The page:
Classic psychedelics (peyote, mescaline, psilocybin, LSD) may be associated with lowered odds of substance misuse and the development of Cocaine Use Disorder (CUD), according to the latest clinical psychology research from Harvard University’s Nock Laboratory (Boston, Ma).
Highlights from the study include:
- Association of peyote use with the odds of CUD decreasing by over 50%.
- All other classical psychedelics were either associated with no changes in the development of CUD or an increased risk of developing CUD.
- Study results may help in developing treatment strategies for CUD involving psychedelics.
‘Classical’ psychedelics have been documented in medical literature dating back to the 1940s, though have been used by indigenous cultures for thousands of years in ceremonial, spiritual, and ritualistic settings. They include peyote, mescaline, psilocybin, and LSD, and act upon the brain by affecting the serotonin 2A receptor into eliciting the altered visual, auditory, and consciousness states that are associated with psychedelic experiences.
Previous research has linked the use of classic psychedelics to the improvement of substance use disorders including nicotine and alcohol addiction. More recently, associations have been drawn between psychedelic use to reductions in the abuse of other substances including cannabis, stimulants, and opioids.
Research exploring the association of classical psychedelics to the relief or prevention of CUD is limited, however the potential utility of classical psychedelics for CUD has been suggested by other studies linking the use of ketamine, a non-classical psychedelic, to reduced cocaine use, cravings, relapse, and increased abstinence. Ketamine acts on the glutamate system of the brain rather than the serotonin system targeted by classical psychedelics. However, ketamine’s effects are similar to those induced by classical psychedelics. One such effect, the production of a ‘mystical experience,’ has been linked to improvements in CUD following ketamine use. Research has indicated that mystical experiences elicited by classical psychedelics may be largely responsible for their therapeutic potential.
With this in mind, researchers at the Nock laboratory took to examining four years of data sourced from over 214,500 respondents who had taken The National Survey on Drug Use and Health (NSDUH), an annual survey focusing on substance use and health outcomes. Of all survey participants, 1,017 were identified as those having CUD (dependence or abuse) based upon diagnostic criteria from the DSM-IV (Diagnostic and Statistical Manual of Mental Disorders). Researchers tested whether the use of each of the four classic psychedelics was associated with lowered odds of CUD. If a positive association between psychedelic use and decreased odds of CUD were noted, then further exploration was given to determine how many of the DSM-IV criteria for CUD were also given lower odds of occurring.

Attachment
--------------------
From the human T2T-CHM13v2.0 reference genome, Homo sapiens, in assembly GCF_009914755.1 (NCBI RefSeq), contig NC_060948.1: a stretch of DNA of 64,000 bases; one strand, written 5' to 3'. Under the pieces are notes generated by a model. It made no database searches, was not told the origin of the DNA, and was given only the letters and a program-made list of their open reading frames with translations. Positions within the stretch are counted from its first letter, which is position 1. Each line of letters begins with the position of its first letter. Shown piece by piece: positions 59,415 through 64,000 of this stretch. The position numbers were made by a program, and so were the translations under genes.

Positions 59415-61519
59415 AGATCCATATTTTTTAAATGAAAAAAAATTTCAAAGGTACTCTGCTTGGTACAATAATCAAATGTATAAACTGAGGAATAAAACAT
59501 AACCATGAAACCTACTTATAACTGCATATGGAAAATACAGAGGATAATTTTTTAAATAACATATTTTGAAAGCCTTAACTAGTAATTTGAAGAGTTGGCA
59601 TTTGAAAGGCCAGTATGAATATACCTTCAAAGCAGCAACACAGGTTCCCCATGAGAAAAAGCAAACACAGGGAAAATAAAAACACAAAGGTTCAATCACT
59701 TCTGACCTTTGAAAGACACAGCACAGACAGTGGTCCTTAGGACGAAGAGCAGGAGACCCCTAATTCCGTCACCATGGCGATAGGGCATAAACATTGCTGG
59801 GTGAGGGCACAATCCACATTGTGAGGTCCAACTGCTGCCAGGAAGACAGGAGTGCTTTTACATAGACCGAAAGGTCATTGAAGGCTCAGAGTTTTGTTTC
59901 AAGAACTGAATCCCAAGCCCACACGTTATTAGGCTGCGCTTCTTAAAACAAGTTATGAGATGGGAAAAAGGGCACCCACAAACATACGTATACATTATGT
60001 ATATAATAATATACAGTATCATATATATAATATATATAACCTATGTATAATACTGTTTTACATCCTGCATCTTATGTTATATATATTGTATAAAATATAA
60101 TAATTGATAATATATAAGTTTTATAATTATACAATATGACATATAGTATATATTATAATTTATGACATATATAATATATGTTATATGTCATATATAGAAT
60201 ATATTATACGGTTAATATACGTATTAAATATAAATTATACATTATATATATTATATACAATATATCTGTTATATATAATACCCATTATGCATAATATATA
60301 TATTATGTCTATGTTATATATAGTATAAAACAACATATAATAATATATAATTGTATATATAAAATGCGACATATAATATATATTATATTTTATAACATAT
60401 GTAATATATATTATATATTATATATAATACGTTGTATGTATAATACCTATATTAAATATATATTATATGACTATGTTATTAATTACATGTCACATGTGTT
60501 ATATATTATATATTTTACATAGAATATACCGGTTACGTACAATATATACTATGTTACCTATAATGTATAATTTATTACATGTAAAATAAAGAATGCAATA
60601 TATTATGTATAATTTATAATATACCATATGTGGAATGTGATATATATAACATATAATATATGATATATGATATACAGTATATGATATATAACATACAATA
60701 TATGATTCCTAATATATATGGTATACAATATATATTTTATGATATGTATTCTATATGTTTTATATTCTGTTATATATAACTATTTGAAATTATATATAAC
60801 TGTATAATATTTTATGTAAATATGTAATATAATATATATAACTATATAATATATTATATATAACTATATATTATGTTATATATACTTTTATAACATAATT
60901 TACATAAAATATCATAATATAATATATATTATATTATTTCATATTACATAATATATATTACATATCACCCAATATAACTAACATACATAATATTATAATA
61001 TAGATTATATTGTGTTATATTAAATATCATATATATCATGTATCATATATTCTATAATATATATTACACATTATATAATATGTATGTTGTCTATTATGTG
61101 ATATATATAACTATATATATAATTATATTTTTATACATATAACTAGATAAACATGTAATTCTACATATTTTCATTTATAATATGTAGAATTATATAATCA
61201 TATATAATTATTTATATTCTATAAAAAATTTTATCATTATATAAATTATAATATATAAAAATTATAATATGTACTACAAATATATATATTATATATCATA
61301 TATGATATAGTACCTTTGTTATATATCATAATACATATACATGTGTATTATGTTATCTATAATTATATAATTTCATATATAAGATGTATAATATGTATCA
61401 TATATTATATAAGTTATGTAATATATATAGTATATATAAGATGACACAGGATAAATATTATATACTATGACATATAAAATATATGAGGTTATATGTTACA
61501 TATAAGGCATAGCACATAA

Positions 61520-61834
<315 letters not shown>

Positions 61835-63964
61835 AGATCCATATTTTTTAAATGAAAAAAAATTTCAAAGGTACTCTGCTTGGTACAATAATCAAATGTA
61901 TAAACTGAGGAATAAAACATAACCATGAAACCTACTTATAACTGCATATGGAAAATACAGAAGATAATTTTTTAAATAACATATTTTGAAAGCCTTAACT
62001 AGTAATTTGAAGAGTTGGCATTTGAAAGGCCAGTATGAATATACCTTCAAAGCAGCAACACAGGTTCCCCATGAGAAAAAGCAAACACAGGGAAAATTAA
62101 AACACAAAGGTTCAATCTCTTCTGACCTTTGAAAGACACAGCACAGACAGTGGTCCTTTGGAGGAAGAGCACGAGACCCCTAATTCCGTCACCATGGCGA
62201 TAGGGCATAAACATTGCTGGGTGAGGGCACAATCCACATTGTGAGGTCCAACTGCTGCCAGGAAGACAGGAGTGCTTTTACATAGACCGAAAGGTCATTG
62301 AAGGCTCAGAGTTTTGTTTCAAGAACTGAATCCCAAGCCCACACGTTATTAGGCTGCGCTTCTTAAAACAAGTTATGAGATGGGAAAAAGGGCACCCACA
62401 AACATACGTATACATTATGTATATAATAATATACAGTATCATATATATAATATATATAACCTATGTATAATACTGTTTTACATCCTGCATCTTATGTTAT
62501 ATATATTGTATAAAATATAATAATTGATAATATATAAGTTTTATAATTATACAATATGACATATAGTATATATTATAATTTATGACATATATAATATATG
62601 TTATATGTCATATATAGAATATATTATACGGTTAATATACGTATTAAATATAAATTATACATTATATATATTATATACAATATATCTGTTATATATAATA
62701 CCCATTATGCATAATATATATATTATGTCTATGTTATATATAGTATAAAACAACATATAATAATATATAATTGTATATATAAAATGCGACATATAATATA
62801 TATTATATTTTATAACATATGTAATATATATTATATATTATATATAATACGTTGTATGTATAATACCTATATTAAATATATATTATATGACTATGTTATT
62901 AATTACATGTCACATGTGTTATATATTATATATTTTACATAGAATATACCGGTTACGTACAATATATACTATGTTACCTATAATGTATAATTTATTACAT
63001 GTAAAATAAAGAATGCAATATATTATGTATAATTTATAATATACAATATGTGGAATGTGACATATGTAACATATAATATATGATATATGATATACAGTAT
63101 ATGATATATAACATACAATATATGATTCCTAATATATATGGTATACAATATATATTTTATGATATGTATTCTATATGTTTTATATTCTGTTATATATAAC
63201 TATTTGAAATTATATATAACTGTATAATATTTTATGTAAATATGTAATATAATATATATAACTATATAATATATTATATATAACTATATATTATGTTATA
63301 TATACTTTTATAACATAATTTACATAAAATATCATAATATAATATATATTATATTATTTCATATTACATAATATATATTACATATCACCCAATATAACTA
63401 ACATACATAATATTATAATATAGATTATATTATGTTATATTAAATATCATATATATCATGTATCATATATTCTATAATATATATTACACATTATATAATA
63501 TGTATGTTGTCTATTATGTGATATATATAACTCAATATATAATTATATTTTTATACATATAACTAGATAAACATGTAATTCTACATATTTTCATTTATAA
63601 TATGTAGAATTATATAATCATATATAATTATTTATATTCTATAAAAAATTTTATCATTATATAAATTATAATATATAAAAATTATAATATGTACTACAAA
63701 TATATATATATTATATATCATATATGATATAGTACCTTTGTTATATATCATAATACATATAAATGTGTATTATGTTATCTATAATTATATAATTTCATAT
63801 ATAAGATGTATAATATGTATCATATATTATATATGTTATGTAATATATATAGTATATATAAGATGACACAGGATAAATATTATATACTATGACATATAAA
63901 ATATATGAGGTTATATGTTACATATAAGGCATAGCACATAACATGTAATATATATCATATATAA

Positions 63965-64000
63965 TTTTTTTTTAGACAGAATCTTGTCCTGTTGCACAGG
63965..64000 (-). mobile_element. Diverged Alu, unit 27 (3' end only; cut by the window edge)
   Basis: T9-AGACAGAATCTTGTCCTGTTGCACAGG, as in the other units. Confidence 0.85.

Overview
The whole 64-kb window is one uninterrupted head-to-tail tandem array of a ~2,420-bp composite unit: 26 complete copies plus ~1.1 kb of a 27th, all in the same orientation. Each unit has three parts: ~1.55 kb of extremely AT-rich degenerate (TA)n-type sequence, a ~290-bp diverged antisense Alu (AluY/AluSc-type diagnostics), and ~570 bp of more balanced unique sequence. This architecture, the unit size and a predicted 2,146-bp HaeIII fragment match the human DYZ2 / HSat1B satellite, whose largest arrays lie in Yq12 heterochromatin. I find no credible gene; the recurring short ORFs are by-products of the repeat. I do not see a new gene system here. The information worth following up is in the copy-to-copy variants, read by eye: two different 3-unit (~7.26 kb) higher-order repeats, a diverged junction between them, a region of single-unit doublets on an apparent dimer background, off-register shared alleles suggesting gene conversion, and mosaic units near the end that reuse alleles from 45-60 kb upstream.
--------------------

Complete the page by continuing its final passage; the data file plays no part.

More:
Of the four classical psychedelics, peyote was the only substance to confer lower odds of CUD occurring within the previous year, with odds of CUD reduced by greater than 50%. Lowered odds were found for 7 out of the 11 total CUD criteria outlined by the DSM-IV.
Peyote was associated with lowered odds of 4 out of 7 criteria for cocaine dependence in CUD including: spending a significant time acquiring and using cocaine, using more cocaine than intended, feeling decreased effects of the drug and/or needing more cocaine to achieve the same effect, and the inability to cut back on use.
Peyote was also associated with lower odds of developing 3 out of 4 criteria for cocaine abuse in CUD including: significant work, home, or school problems as a result of drug abuse, use of cocaine in physically hazardous situations, and experiencing relationship issues as a result of cocaine abuse.
As both risk factors and the factors which protect from the abuse and dependency associated with CUD are poorly known, the study results offer kindling to ignite further discussion in scientific and medical communities. Future studies that elicit greater understanding of why peyote is associated with decreased CUD may soon benefit certain types of patients who would otherwise have little recourse for their condition. Future studies may also draw out more information concerning the association of other classical psychedelics with increased chances of CUD, and reason(s) why mescaline, despite its similarities to peyote, is not associated with lowered odds of CUD.